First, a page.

Product, Service & Design Innovation
Too Much Stuff, Not Enough Money Among Unrelated Factors Causing Stress in U.S.

A new study released by mobile marketplace OfferUp has found that many Americans are increasingly drowning in things they no longer need or want, yet – strangely enough - there is a widespread struggle to meet household expenses on time every month.

The report, Buried: The State of Stress and Stuff, polled more than 1,000 Americans across the country as well as residents in 10 major cities, including San Francisco, Los Angeles, New York City, Atlanta and Dallas. The results offer a startling look at a nation that struggles to balance financial insecurities with a desire for fewer things. The study was commissioned by OfferUp and conducted by ClearVoice Research.

Key findings include:

"After years of experience working with clients, one thing is very clear: Americans have too much stuff and it's causing them unnecessary anxiety," said Collette Shine, owner of Organize and Shine, LLC, and president of the New York chapter of the National Association of Professional Organizers. "People have a hard time decluttering for a lot of reasons - such as an underlying emotional attachment or because the process is simply too overwhelming. But that needs to change, especially as many face financial pressures. One way to ease the process is to turn the things accumulating around your house into money."

Meanwhile, the vast majority of Americans (84 percent) report having financial concerns and close to half (46 percent) find it difficult to meet typical household expenses on time each month. Emergency savings, retirement and housing payments top America's overall financial concerns. Meanwhile, individual expenses are also a source of anxiety - 32 percent of Americans report being stressed about medical expenses and 24 percent report concern about affording holiday and birthday gifts for their families.

Keeping up with their neighbors' spending habits and standard of living is another top concern for many Americans. 40 percent of Americans believe they are less financially secure than most of their friends, and only 15 percent believe they are more financially secure. For parents, this constant comparison means:

  • 15 percent want their kids to be popular and believe having brand names is a part of that.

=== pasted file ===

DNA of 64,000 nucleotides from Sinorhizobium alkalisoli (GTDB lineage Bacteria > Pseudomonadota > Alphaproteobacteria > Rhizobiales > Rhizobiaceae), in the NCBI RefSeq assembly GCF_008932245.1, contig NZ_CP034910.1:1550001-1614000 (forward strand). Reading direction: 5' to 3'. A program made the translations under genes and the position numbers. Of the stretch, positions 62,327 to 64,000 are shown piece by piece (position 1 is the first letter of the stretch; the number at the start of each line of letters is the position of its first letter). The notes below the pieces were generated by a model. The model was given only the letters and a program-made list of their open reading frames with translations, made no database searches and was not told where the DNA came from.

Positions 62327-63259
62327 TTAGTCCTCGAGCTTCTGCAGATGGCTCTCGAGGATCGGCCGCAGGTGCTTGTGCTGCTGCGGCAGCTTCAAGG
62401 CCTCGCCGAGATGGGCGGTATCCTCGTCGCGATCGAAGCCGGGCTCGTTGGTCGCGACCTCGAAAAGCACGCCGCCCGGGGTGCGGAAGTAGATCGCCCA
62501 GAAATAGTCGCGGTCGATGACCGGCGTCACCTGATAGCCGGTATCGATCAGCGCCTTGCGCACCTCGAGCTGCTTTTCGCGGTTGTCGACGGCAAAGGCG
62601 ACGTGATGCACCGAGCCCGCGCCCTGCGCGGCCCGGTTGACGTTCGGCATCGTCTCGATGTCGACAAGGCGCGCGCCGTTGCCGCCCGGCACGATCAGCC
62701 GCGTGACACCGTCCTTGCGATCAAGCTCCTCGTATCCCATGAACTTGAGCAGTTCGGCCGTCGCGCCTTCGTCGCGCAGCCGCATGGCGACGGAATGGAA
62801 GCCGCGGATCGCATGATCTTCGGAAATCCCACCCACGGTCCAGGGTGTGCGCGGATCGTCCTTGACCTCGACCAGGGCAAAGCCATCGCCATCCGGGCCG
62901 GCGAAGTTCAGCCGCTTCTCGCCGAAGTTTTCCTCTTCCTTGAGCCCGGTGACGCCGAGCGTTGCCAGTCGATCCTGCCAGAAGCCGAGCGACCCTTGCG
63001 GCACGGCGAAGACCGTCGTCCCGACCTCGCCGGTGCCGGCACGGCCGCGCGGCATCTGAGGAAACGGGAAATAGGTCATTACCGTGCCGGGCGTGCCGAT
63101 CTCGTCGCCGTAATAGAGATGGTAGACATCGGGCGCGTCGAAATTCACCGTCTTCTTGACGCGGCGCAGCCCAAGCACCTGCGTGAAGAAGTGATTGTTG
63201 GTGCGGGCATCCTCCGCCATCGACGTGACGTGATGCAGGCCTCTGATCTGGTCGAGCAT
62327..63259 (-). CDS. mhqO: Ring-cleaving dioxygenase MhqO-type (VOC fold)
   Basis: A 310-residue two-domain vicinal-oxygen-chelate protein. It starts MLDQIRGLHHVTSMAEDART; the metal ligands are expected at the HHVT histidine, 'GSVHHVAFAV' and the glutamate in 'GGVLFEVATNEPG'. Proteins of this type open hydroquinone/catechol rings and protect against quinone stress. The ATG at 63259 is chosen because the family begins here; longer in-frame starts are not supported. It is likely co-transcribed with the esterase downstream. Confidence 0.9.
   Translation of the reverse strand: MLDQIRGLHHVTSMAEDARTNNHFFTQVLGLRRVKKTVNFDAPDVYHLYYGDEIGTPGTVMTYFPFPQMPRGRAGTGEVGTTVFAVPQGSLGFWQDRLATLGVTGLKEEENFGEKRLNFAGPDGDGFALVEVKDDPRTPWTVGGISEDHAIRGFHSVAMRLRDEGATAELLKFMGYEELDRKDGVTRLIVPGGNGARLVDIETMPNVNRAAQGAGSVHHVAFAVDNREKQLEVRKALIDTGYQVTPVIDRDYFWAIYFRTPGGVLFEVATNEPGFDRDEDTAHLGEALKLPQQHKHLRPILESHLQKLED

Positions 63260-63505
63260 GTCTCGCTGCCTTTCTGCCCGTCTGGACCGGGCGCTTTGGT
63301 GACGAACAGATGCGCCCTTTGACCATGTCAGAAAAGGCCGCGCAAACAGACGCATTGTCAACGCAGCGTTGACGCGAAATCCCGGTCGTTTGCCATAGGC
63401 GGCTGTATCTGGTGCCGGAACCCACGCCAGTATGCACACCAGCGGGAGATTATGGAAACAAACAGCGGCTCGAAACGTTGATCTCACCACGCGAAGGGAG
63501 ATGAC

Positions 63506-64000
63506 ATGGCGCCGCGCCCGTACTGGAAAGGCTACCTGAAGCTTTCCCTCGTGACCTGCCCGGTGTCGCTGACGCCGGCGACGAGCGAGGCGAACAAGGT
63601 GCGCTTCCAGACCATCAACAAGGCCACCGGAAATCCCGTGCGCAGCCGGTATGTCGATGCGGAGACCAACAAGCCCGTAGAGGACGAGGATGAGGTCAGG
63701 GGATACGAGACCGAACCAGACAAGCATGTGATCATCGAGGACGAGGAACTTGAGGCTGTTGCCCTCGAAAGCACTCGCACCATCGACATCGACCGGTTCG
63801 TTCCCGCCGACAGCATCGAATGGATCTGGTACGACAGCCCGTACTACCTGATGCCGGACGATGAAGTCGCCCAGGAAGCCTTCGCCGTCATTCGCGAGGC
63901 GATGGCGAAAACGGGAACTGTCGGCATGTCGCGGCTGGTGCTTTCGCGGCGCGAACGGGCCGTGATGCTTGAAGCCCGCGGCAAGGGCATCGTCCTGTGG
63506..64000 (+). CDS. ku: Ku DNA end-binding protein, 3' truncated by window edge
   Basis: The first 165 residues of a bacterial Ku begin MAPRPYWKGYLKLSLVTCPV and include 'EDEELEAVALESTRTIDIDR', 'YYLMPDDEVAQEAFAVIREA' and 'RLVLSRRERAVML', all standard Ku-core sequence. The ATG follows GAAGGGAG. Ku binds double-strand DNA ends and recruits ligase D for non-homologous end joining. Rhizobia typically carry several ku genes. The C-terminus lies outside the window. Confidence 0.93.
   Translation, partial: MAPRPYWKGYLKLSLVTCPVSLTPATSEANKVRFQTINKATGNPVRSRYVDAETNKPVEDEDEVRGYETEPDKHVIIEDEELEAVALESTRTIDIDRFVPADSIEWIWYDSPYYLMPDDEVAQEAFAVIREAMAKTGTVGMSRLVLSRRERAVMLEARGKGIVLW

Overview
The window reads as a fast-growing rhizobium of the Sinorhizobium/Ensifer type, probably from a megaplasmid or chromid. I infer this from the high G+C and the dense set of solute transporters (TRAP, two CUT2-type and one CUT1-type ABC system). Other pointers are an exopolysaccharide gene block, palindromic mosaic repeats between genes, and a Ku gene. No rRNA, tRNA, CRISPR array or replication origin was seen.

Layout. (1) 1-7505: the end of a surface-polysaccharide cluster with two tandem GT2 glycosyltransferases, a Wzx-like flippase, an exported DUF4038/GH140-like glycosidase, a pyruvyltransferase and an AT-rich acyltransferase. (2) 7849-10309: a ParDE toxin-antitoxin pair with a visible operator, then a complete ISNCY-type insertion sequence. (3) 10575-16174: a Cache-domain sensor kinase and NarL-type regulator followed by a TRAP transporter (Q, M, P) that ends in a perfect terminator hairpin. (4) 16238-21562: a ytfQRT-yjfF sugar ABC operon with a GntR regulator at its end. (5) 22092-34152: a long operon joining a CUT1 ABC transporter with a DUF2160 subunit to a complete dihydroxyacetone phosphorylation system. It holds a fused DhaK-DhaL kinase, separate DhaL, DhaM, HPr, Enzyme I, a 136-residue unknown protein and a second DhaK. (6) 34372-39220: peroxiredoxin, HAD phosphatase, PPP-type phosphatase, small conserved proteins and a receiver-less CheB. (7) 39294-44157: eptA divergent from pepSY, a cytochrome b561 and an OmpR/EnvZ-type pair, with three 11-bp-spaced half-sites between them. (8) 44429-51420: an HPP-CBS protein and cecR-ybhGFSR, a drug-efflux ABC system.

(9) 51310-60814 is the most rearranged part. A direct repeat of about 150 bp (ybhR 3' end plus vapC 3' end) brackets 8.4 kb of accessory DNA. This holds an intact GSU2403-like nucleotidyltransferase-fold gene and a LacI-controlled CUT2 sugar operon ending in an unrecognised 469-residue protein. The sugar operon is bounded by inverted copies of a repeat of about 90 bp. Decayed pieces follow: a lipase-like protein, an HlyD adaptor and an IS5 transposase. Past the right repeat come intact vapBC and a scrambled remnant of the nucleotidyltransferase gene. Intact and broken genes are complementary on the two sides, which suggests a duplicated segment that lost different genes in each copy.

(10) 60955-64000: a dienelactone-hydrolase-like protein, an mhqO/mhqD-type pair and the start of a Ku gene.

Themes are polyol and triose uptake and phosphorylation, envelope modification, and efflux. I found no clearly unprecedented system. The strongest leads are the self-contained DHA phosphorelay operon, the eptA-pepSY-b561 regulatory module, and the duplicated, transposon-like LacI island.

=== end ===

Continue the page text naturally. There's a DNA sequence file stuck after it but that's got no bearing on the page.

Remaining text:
• 12 percent think buying brand new items for their kids is important because they don't want to be perceived as poor.
  • 7 percent are embarrassed to buy second-hand items.

However, many Americans are taking steps in the right direction. While some Americans struggling to make ends meet have resorted to borrowing money from family and friends (25 percent), racking up credit card debt (24 percent) or skipping the doctor (22 percent), many are taking action to fix their financial situation:

  • 68 percent cooked more often instead of eating out
  • 66 percent spent less money on clothes or beauty products
  • 55 percent cut down on meal expenses
  • 46 percent skipped social or extracurricular activities
  • 39 percent opted to not plan a vacation
  • 13 percent took a supplemental or part-time job
  • 7 percent moved to a cheaper home

"We really wanted to understand how Americans think about the things that they have in their homes and what keeps them up at night," said Nick Huzar, co-founder and CEO of OfferUp, "We found that almost half of Americans think they have more than $1,000 in unused items sitting around their homes. Many Americans are simply not taking advantage of the hidden value that is right there in front of them."

The glut of “stuff” suffocating many of us in the Western world has spawned apps such as OfferUp, Stuffstr and Yerdle, aimed at alleviating the anxiety. Meanwhile, apparel brands such as Patagonia continue to remind us to only buy what we need and to take care of what we already have, while a number of clothing startups have emerged that are highlighting the value of buying – or even renting – fewer, better-made items.

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